A Commitment to Technology Innovation | Alex Lyhovez, Co-Founder & VP at SPS
James welcomed Alex Lyhovez, Co-Founder and VP at SPS, to a recent episode of Tech Salescraft. Unpacking his wealth of start-up expertise and keen ability to remain competitive, Alex offers us an honest appraisal of the current state of the sales world. Remaining practical and self-empowered, James and Alex unpack how those excelling during current turbulence are able to do so.
“My USP to the market, my unique sales pitch, is that I engage with the practical side of sales, not the theoretical. Because sales is a practical pursuit.”
Whilst there is a wealth of resources out there to guide us through the sales process, as Alex reminds us, they aren’t tailored to nor understanding of your individual business circumstances. You can build your foundational knowledge using these generic guides, but make sure you devise strategies that are able to look beyond this. For a start-up, the sales cycle will often be far less structured than is typically advised; this means the type of person you need to hire to manage this process if very different to what you’d find in a more established company. Don’t inflict standardised processes onto your firm; you are selling a unique product to a unique marketplace section- this isn’t theory, it’s a practical, personal pursuit.
“There are times in an interview where I will tell the person “you’re not a top performing salesperson”. And then I won’t say anything for ten seconds. I’ll allow for a loud silence. I want to see how they respond to rejection because sales is all about rejection.”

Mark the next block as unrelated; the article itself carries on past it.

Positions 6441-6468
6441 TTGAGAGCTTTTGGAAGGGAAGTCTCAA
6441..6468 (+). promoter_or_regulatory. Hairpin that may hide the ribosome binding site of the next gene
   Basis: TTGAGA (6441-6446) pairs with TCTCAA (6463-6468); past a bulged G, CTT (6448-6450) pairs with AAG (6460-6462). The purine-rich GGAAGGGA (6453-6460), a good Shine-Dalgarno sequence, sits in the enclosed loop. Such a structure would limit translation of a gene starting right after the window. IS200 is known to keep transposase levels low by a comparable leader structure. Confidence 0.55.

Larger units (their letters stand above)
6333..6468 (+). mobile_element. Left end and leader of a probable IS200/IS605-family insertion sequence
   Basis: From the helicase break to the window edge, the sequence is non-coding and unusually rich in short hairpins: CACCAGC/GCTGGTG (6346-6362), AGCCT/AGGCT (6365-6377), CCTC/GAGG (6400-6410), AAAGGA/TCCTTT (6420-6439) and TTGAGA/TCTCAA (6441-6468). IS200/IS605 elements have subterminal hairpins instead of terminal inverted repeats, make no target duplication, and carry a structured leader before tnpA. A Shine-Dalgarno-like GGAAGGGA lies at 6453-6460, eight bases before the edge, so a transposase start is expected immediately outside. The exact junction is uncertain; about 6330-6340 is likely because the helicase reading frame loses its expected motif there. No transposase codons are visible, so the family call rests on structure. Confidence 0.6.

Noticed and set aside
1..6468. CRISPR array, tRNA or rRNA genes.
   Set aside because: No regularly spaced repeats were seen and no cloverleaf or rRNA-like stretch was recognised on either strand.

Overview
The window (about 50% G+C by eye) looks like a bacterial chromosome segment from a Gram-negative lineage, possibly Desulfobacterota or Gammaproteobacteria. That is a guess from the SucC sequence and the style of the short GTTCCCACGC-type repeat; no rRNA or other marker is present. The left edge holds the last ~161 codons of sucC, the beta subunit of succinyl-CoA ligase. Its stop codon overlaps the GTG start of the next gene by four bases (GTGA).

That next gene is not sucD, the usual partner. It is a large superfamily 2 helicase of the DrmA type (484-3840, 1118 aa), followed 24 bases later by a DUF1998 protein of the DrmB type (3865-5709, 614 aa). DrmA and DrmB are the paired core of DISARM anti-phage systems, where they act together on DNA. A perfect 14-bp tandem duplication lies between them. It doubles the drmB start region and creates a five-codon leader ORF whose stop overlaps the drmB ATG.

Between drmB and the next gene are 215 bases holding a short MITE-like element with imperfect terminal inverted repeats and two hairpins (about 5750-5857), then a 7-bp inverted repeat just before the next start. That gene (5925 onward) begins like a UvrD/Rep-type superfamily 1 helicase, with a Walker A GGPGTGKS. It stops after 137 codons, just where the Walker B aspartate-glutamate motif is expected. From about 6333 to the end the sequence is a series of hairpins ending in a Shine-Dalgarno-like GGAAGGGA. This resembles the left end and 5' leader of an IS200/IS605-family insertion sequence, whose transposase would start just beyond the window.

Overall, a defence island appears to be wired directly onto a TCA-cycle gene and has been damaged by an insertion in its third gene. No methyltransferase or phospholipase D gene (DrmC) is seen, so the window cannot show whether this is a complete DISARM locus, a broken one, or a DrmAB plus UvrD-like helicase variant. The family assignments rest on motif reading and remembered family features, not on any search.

We’re reminded throughout various episodes of Tech Salescraft that improvisation and active responses to adversity are key in sales. Alex has implemented revealing questions into his interview process to expose such attributes, inviting one of two responses. When telling someone they don’t strike you as a top performer, Alex states that they will either not respond, almost accepting the claim; or they will deliver an improvised pitch, selling their strongest attributes and success. You want the latter on your team. You want the person that is able to articulate the why convincingly in the face of rejection. Whilst the question may appear provocative, for Alex it is key to building a world-class sales team.
Our key takeaways: think practically; expose high-performance traits; don’t inflict generic practices on your business. Alex takes a zealous approach to excellence, making this episode a masterclass in creating truly exceptional sales processes and teams.